Chef and the Cake II

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Your friend Chef has made a cake for you on your birthday. Before having the cake you two have made some cuts on the cake. If you consider the cake as a rectangular grid with coordinates from (0,0) to (n,n), then each of the cut can be considered as a rectilinear polygon (a polygon with sides parallel to the axis and possibly selfintersecting). These cuts turn the cake into several pieces. Now you two want to distribute the pieces among yourself. Since it is your birthday, your friend has given you a choice of choosing some pieces for yourself. You are hungry and you want to have the whole cake. But you don't want to make your friend suspicious. So instead of having all the pieces you want to select the set of pieces such that no pair of pieces have a common side. You want to maximize the total amount of cakes you can have. This amount can be measured as the sum of the areas of the top surface for each piece (or the amount of cake in each piece is the area of the polygon that define that piece).
Input
The first line of the input contains an integer T denoting the number of test cases. The description of T test cases follows. Each test case starts with 2 integers n and m (the number of cuts). Each of the next m lines contains the description of a cuts. Each cut starts with an integer p denoting the number of points in the polygon, followed by p pairs of integers denoting the coordinates of the polygon.
Output
For each test case, output a single line containing an integer denoting the maximum amount of cake you can have.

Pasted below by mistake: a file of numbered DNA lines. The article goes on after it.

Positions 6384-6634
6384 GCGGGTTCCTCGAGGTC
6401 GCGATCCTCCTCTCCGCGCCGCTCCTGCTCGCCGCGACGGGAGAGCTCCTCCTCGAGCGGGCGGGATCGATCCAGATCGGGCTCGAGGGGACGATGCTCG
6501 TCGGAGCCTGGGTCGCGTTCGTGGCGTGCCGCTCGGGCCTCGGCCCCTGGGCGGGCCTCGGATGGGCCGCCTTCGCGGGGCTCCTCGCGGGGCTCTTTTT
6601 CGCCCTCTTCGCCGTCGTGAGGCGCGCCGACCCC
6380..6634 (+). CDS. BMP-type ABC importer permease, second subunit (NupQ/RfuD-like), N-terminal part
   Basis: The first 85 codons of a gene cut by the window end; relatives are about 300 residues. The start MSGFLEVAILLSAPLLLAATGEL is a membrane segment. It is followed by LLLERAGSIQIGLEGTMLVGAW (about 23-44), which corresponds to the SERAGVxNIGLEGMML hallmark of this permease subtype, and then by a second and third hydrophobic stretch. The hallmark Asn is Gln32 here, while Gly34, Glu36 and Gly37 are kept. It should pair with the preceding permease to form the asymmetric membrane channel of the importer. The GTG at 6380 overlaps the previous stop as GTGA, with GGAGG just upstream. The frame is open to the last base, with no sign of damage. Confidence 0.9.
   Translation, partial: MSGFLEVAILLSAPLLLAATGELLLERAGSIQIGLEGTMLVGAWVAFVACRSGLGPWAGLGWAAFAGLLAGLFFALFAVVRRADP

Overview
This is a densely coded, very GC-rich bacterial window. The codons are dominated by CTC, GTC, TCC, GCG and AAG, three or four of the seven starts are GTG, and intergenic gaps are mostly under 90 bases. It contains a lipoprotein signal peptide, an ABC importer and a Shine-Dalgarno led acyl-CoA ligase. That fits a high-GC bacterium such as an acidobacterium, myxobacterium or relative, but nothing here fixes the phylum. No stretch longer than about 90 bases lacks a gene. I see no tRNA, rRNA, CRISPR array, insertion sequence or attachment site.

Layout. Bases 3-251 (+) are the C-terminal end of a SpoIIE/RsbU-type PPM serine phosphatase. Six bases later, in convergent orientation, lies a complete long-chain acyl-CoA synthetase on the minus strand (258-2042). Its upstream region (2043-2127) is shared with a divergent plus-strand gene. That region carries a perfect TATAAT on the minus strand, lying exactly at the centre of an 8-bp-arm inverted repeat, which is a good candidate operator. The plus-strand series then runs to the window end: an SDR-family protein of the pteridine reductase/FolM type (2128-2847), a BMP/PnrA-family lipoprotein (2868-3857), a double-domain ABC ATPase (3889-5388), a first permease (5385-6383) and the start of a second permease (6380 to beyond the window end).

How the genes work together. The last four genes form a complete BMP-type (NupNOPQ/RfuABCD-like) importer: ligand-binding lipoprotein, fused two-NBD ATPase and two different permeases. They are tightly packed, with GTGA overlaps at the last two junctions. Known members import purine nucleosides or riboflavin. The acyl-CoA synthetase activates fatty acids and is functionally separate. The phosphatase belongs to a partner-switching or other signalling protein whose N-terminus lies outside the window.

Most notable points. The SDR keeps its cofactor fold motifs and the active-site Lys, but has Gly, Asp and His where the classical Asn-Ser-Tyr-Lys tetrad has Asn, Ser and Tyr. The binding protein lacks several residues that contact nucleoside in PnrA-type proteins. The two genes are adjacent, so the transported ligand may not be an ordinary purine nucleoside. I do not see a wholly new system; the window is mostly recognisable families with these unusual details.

Constraints
 1 ≤ T ≤ 50
 1 ≤ n ≤ 10000
 1 ≤ m ≤ 20
 The polygons described by each cut will be rectilinear and will possibly be self intersecting. Each nonempty segment on the plane belongs to the border of at most one polygon. Also, a single polygon cannot go through a single segment more than once. If any pair of polygons intersect, they will intersect only at a point (not a segment). It may happen that same pair of polygons intersect at multiple points.
 The points describing the polygonal cuts will be between 1 to n1 inclusive.
 For each of T test cases the sum of number of points in the polygons defined by each cut will be at most 80.
Example
Input: 2 5 1 4 1 1 1 4 4 4 4 1 5 2 4 1 1 1 3 3 3 3 1 4 2 2 2 4 4 4 4 2 Output: 16 19
Explanation
Example 1: You have only a single cut and the cake now have two pieces(as seen by the figure in the left). The amount of cake in piece 1 is 9 and the amount of cake in piece 2 is 16. So you will take the piece 2 and leave piece 1 for your friend. 

Example 2: You have two cuts and the cake now have four pieces(as seen by the figure in the left). The amount of cake in piece 1 is 18, the amount of cake in piece 2 is 3, the amount of cake in piece 3 is 1 and the amount of cake in piece 4 is 3. So you will take piece 1 and piece 3 for yourself and leave the piece 2 and piece 4 for your friend. 
Author:  satej 
Tester:  gerald 
Editorial  http://discuss.codechef.com/problems/CAKE2AM 
Tags  bipartite, cook42, geometry, maxindepset, maxflow, mediumhard, satej 
Date Added:  6012014 
Time Limit:  3 sec 
Source Limit:  50000 Bytes 
Languages:  C, CPP14, JAVA, PYTH, PYTH 3.6, CS2, PAS fpc, PAS gpc, RUBY, PHP, GO, NODEJS, HASK, SCALA, D, PERL, FORT, WSPC, ADA, CAML, ICK, BF, ASM, CLPS, PRLG, ICON, SCM qobi, PIKE, ST, NICE, LUA, BASH, NEM, LISP sbcl, LISP clisp, SCM guile, JS, ERL, TCL, PERL6, TEXT, PYP3, CLOJ, FS 
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